With the new school year starting, students all over the nation find themselves searching for plausible and affordable housing. According to an article on Market Watch, there are certain college towns where your investments in homes and rental properties are sure to pay off. More and more investors are eyeing college towns as good places to buy rental properties. Housing demand is usually high in such places, vacancy rates are low, and rental prices are on the rise, according to Move Inc., a firm that runs a network of real-estate websites including Realtor.com and Move.com.
Recently, the firm highlighted 10 college towns where it could pay off to invest in a rental property. The first spot on the list belongs to the Boston-Cambridge market which is home to more than 50 colleges, including Harvard University and the Massachusetts Institute of Technology. The median list price for a home in this area is relatively high at about $335,000. A plus for investors is that they can demand steep rents. The average rental prices in Boston were $3,122 for a two-bedroom unit and $3,913 for a three-bedroom or larger unit in June. That more than covers a typical mortgage payment on a median-priced home, which is about $1,370, assuming a 20% down payment and a 30-year fixed-rate mortgage. Number two on the real estate list was ours truly, Nashville, Tennessee.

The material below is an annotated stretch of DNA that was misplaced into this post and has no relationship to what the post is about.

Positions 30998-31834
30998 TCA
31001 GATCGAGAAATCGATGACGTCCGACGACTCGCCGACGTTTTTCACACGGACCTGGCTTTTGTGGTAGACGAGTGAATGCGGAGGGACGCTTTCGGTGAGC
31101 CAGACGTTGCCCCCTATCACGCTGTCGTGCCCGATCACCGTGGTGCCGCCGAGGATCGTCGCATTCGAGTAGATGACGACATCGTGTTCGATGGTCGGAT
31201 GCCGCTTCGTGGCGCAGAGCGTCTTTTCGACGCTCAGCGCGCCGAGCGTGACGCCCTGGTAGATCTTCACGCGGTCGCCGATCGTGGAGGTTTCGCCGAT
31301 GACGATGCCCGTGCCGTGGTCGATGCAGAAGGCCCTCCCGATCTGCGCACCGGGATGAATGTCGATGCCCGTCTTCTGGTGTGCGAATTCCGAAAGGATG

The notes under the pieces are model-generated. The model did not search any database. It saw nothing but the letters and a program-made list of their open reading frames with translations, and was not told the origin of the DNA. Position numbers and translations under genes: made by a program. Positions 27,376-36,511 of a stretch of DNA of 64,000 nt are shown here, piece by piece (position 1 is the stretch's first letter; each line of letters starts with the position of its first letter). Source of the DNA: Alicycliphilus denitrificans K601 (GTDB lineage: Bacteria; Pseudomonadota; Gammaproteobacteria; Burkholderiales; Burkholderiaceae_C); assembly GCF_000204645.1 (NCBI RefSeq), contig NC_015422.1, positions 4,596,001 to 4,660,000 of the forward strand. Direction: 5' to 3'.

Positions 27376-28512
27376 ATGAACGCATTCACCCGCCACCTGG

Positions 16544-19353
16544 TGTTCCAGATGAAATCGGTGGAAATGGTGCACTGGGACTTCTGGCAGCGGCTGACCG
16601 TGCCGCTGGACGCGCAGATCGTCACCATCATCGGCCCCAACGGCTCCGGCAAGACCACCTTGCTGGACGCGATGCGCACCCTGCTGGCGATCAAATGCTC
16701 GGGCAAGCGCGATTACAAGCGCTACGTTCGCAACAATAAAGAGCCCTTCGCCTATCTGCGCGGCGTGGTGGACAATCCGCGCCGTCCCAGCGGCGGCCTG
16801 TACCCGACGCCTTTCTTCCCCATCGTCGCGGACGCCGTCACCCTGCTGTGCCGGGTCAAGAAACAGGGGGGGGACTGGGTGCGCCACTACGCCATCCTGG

Houses in Nashville had a median list price of $189,900 in June 2011. Rental prices for a two-bedroom average $949, and the average rent for a three-bedroom or bigger unit is $1,020. That more than covers the typical mortgage payment of $770 on a median-priced home, assuming a 20% down payment and a 30-year fixed-rate mortgage. According to local broker Terry McAlister, Nashville is “a strong investors market for those looking to target the college- and graduate-student renters.” He continued, “Nashville has 16 diverse colleges and universities, and all are at freshman capacity, so where do the upperclassmen and graduate students go? They rent.” Other cities on the list are Chicago, Washington D.C., Houston, South Bend, Atlanta, Baltimore, St. Louis, and Syracuse. Here is a helpful chart comparing each city’s average mortgage, rent, and median listing prices (source) (picture).